It's never lonely being a baby boomer - there's lots of us to go around. Sometimes I feel like we're sitting on a financial time-bomb.
Lately I've read articles about how the boomers are messing up the housing market because we stay in our homes longer than previous generations. One article said this is keeping the millennials from realizing their home ownership dream because affordable starter homes are not going on the market.
Even though many of the boomers have paid off their mortgages, eventually the property taxes and upkeep eat into their fixed income, so they will start thinking of down-sizing. However, since there is a relatively small age range, many houses are going to hit the market at the same time, most likely driving the prices down.
The next article said nobody wants those too-big, traditionally-designed baby boomer homes anyway. The millennials want smaller houses, minimally designed. They aren't impressed by the crown moldings, grand entryways, and traditional floor plans so treasured by the boomers. There are quotes about how back in the day people didn't build or buy modern style minimalist homes because they were afraid they couldn't re-sell them. Now, those homes are the most desirable. The article predicted that when the boomers are ready to sell, there are going to be a lot of homes sitting on the market.
On a personal level, many homes in my neighborhood, which is a narrow strip of homes along a river in a steep-walled river canyon, have come on the market lately, with more coming soon. All of the sellers are baby boomers. Modest, older cabin-type houses are listed for $450,000 to $735,000, and many of the sellers inherited them or paid around $100,000 for them many years ago.
Despite our very recent history of disastrous flooding, homes on the river are considered the most desirable, and the county figures the recreational value (without structures) of river frontage is $1 million per mile, driving the prices up. Because many of them were designed/used as second homes that for years were not used year-round, they tend to have that minimalist style that is supposed to appeal to younger generations. Hopefully, they have saved up so they can make the down payment - or they can get help from their baby boomer parents.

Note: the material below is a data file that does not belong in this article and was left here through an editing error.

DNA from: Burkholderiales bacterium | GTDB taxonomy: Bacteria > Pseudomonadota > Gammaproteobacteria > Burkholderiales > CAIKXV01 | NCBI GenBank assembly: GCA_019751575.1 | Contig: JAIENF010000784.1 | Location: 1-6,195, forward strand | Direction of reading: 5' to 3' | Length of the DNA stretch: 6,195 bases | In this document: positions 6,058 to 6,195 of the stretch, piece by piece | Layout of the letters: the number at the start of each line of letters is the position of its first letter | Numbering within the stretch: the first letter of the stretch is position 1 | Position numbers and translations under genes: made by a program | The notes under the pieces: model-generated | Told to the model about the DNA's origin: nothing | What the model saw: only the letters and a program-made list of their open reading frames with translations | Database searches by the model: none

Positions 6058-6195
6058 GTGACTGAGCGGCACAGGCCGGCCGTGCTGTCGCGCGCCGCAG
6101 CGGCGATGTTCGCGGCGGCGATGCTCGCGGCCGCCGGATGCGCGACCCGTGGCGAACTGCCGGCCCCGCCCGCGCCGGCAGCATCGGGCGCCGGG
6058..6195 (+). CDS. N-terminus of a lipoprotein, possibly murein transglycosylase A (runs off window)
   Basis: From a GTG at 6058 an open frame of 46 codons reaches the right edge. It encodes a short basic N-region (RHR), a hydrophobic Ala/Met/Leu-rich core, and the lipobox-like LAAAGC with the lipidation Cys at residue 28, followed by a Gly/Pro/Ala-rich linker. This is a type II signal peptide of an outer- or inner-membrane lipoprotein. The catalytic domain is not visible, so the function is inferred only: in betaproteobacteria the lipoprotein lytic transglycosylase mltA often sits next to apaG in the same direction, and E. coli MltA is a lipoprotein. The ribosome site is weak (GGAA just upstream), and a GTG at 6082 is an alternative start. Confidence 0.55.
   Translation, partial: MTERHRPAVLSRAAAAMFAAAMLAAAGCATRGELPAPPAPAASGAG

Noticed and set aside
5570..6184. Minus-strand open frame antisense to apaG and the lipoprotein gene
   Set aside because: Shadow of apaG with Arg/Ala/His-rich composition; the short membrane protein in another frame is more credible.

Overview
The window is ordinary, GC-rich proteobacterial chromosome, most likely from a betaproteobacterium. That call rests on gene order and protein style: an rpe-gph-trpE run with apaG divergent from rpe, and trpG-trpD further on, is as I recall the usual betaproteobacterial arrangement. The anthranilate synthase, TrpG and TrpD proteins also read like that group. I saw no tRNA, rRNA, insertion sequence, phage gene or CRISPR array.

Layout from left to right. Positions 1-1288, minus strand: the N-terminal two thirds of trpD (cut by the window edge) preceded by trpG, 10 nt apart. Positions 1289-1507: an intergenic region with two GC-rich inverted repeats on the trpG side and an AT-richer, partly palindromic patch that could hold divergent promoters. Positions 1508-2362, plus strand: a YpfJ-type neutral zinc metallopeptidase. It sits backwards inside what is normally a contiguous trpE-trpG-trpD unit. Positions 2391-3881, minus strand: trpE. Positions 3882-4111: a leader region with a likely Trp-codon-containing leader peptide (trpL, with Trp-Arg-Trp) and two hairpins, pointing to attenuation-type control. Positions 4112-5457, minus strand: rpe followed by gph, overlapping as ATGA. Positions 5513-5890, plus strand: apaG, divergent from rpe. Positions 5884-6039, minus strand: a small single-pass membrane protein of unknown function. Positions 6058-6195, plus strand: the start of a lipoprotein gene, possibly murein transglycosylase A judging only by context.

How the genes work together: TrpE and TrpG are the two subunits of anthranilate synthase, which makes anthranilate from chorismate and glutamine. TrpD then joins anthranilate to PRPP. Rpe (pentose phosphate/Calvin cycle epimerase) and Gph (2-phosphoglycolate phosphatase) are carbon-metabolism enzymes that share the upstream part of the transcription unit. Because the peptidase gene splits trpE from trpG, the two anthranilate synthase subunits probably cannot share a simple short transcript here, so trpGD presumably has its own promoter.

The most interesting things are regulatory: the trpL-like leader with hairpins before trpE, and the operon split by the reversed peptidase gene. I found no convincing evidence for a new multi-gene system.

Today, I saw an article about the baby boomer age group is taking out bankruptcy in unprecedented numbers. "Seniors are living longer and paying ever higher medical costs for the privilege of staying alive; many have little or no company pension and scant personal savings to fall back on. Many are also helping their kids, even buying diapers for grandchildren, and have been unable to build up a nest egg."
I remember how the Great Recession in 2008 hit a lot of boomers especially hard because they were laid off from good-paying jobs that they'd worked their way up into without college degrees; they couldn't compete with younger, just-as- or (supposedly) more-qualified people in the job market, so they ended up dipping into their retirement funds and home equity earlier than planned. Some of them had already dipped into home equity to finance their lifestyle, and many lost their homes.
We can blame healthcare and living costs that are not covered by Medicare, but the article points out that there's more to it:
"Americans need to plan around potential illnesses by rethinking their debt load. We’d all be much less vulnerable if we kept our debt payments down to a level that would be manageable on a reduced income, instead of buying as much car and home as we can afford."
Here's the article: "Why more boomers are going bankrupt
It's not just medical expenses; the entire social safety net is in tatters."
I'm looking forward to what will come next.